|Publication number||US5951584 A|
|Application number||US 09/046,191|
|Publication date||Sep 14, 1999|
|Filing date||Mar 23, 1998|
|Priority date||May 22, 1995|
|Also published as||CA2221614A1, CA2221614C, DE69629601D1, DE69629601T2, DE69635396D1, DE69635396T2, EP0957969A1, EP0957969A4, EP0957969B1, EP1348379A1, EP1348379B1, US5702417, US5782854, WO1996036388A1|
|Publication number||046191, 09046191, US 5951584 A, US 5951584A, US-A-5951584, US5951584 A, US5951584A|
|Inventors||George D. Hermann|
|Original Assignee||General Surgical Innovations, Inc.|
|Export Citation||BiBTeX, EndNote, RefMan|
|Patent Citations (30), Referenced by (8), Classifications (30), Legal Events (4)|
|External Links: USPTO, USPTO Assignment, Espacenet|
This is a divisional of U.S. application Ser. No. 08/814,369, filed on Mar. 11, 1997 now U.S. Pat. No. 5,782,854, which is a continuation of application Ser. No. 08/447,124, filed on May 22, 1995, now U.S. Pat. No. 5,702,417, the disclosures of which are expressly incorporated herein by reference in their entirety.
This invention relates to methods and devices for endoscopic vascular surgery, in particular to methods and devices for dissecting tissue to create a working space over a blood vessel.
Numerous surgical procedures have been developed to replace arteries that have become blocked by disease. The aortocoronary bypass surgery is perhaps the most important of these bypass operations. The coronary arteries supply blood to the heart. As a result of aging and disease, coronary arteries may become blocked by plaque deposits, stenosis, or cholesterol. In some instances, these blockages can be treated with atherectomy, angioplasty or stent placement, and coronary bypass surgery is not required. Coronary bypass surgery is required when these other methods of treatment cannot be used or have failed to clear the blocked artery. In coronary bypass surgery, a vein is harvested from elsewhere in the body and grafted into place between the aorta and the coronary artery below the point of blockage. An illustration of this surgery is shown in FIG. 1, which shows the heart 1 and the right anterior coronary artery 2 and the left anterior coronary artery 3 which supply blood to the heart. The right anterior coronary artery 2 is blocked in its proximal segment at 2a, as shown. This blockage has been bypassed by grafting a segment of vein 4 between the aorta 5 and the distal segment 2b of the right anterior coronary artery 2. Similarly, the left anterior coronary artery 3 may be blocked, and may require bypass with a length of vein 4a between the aorta and the distal segment 3b of the left anterior artery. The operation requires access to the heart, which means that the chest cavity must be opened completely.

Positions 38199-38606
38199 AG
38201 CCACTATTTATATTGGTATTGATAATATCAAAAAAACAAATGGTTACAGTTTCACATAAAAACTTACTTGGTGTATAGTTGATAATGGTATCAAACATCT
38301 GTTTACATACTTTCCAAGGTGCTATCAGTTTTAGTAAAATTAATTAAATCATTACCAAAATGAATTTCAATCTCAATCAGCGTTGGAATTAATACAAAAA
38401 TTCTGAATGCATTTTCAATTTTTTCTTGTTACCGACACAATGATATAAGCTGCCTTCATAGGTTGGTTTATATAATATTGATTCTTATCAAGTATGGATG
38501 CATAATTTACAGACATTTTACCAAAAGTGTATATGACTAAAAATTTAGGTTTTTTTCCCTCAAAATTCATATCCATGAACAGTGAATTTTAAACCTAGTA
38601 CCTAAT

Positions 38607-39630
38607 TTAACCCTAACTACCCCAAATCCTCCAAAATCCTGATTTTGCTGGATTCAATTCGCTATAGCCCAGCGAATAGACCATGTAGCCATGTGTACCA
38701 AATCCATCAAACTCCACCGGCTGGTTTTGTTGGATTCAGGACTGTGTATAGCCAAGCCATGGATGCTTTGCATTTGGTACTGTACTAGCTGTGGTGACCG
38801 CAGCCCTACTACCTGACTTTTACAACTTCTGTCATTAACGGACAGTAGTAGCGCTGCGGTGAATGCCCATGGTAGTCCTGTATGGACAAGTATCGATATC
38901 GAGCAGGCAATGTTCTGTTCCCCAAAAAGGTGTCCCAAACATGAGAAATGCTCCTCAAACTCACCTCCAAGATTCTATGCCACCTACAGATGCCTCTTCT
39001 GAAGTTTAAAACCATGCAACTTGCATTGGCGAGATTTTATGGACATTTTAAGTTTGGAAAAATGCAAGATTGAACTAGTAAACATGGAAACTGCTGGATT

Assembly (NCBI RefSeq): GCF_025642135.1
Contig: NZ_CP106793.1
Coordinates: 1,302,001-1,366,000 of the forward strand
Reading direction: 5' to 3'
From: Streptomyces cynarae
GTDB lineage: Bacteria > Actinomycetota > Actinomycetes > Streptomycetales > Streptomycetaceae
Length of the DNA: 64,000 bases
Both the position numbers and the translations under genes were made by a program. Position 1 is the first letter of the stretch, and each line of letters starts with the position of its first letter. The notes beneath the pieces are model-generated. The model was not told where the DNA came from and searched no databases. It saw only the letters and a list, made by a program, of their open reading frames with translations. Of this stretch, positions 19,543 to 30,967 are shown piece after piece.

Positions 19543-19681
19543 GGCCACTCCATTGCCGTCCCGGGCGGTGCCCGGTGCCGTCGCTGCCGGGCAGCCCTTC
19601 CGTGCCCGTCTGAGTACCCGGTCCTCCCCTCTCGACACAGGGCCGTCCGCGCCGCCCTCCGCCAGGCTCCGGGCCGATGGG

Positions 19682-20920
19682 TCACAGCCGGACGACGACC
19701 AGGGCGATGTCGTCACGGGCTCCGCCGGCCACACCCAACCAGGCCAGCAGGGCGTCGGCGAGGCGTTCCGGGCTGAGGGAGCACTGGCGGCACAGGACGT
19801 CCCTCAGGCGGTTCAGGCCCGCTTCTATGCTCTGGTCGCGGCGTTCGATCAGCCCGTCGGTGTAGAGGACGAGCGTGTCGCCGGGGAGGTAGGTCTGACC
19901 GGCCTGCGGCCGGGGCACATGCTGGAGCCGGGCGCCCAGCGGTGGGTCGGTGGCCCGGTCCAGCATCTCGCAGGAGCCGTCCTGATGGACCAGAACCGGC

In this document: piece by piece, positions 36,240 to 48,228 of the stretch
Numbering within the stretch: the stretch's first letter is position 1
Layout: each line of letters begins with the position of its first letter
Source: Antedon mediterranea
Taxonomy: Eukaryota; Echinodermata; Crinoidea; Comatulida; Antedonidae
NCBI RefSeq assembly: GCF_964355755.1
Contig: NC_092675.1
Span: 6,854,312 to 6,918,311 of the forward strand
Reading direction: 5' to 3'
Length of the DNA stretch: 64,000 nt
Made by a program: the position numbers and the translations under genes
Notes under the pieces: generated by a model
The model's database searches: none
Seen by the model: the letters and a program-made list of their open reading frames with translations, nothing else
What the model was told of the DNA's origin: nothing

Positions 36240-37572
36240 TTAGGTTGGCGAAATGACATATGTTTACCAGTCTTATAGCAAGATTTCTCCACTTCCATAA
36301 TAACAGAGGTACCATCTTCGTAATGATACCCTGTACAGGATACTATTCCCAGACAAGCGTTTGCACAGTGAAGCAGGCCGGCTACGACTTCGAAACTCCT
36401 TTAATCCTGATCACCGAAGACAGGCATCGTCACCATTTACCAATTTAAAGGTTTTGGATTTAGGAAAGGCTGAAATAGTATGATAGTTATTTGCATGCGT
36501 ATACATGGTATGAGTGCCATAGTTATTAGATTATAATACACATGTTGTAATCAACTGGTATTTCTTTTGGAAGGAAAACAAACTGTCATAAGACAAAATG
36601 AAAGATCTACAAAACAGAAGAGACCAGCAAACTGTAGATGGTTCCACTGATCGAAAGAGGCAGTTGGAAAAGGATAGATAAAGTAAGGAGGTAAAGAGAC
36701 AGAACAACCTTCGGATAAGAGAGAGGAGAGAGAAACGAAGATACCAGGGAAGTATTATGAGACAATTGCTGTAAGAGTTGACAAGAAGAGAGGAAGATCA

The coronary bypass surgery requires a length of vein or artery for the graft. It is preferred to use a vein taken from the patient undergoing the bypass surgery. The patient is a ready source of suitable veins that will not be rejected by the body after transplantation and grafting onto the aorta and coronary artery. The saphenous vein in the leg is the best substitute for small arteries such as the coronary arteries, and it is the preferred vein for use in coronary bypass surgery. This is because the saphenous vein is typically 3 to 5 mm in diameter, about the same size as the coronary arteries. Also, the venous system of the legs is sufficiently redundant so that after removal of the saphenous vein other veins that remain in the leg are adequate to provide adequate return blood flow. The cephalic vein in the arm is an alternative that is sometimes used.